If you had a crystal ball how would you predict cloud service level agreements might change in the next five years?” Will there be significant shifts? Incremental changes?

Emiliano Diez: Well, it’s hard to keep going up but that’s a reality. It’s just adding more nines to that number.

"if you are an enterprise client on our Campus Management cloud in July, you’ll be getting 99.9 SLA."

Exactly. And I want to recognize that SLAs are absolutely critical, and we live and die by SLAs. But if you are an enterprise client on our Campus Management cloud in July, you’ll be getting 99.9 SLA. That’s really minutes of downtime, if at all. For an institution, there are certain moments where that is absolutely critical. Like the morning of registration or the date that grades come in, or the closing of the month in the financial system. So those moments are absolutely critical. And for that reason, even though the rest of the cycle is not absolutely as critical, you get 99.9.

Going higher than that? Definitely. The industry will continue to push us higher. Not too long ago, 99.5 was acceptable. And maybe you’re getting close with 99.5. The peer pressure in the industry is driving that higher and higher.

"You’ll have different tiers, different SLAs, with very incremental differences in some cases, available to you for different costs."

Mark Armstrong: I think that’s true. I think like as things mature and customers become more familiar with structures and their own needs, there’s a level of sophistication that grows out of it. So for example, you’ll have different tiers, different SLAs, with very incremental differences in some cases, available to you for different costs. And as customers live in the cloud, so to speak, they’ll understand what applications are critical and need all of that uptime and what are other applications that are just fine for a slightly lower SLA, given that the cost could be significantly lower for that SLA. So that’ll just become a normal part of how you evaluate your cloud services, like when you go to a car lot and you look at the options on the car. I’d like everything but I’m not sure I can afford everything. So what is good enough given my needs?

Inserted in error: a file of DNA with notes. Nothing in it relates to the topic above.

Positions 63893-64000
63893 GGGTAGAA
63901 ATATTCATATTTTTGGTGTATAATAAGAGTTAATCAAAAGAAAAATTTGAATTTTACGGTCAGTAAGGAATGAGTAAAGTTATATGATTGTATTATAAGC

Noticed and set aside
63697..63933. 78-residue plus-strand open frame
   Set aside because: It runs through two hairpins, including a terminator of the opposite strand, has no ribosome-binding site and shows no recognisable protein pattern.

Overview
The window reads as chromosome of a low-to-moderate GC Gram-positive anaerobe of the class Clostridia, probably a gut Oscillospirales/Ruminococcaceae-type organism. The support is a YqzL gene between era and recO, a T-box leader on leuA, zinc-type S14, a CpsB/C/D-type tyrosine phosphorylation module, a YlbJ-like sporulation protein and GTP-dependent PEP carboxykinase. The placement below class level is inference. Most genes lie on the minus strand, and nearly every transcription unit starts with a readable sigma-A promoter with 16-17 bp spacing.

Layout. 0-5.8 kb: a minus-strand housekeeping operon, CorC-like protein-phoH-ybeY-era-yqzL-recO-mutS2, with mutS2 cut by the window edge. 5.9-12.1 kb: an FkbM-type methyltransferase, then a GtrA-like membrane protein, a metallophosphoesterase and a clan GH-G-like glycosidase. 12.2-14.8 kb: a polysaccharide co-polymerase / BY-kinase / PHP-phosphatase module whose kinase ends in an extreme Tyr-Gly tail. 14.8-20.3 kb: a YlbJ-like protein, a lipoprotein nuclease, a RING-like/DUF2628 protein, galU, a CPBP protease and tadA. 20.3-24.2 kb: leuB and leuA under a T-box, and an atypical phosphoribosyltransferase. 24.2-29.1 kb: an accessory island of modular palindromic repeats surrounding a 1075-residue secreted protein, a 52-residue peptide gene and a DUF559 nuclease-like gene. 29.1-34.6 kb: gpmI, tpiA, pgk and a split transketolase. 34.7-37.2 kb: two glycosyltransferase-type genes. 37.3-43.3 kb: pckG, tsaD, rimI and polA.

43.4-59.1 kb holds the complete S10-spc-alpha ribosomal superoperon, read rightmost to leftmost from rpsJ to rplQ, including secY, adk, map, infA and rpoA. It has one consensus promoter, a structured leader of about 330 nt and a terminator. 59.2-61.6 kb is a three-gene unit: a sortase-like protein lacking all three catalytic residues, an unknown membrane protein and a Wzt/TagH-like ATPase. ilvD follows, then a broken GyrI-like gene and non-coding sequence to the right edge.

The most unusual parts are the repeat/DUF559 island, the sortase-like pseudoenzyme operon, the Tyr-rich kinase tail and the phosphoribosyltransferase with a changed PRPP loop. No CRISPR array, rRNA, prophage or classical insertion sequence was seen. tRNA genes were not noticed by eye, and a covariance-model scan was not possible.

Emiliano Diez: Mark talked a lot about rapid adoption and innovation. And I talked about focus. Let me try to combine those two elements in a very tangible example.

Once you’re in the cloud, you will have the capacity to augment and change services at a speed that you’re really not used to. For example, let’s say that you need to have an ancillary system to provide functionality we don’t do. We can provide the platform in literally days, if not hours, for you to experiment with that either in production environments or non-production environments.

"Once you’re in the cloud, you will have the capacity to augment and change services at a speed that you’re really not used to."

Not only that, Azure is coming out with new features all the time. You gain the foundation for the latest innovations such as machine learning and artificial intelligence, and, some day soon possibly, voice-registration for students. That sounds super futuristic. Well, it’s not. We already talk to devices at home, whether it’s through Alexa, Cortana, Siri or Google Assistant. We’re not that far from that reality in our systems.

So being on the cloud gets you ready to both experiment and adopt new technologies and new features that will keep your institution ahead of the curve and not behind.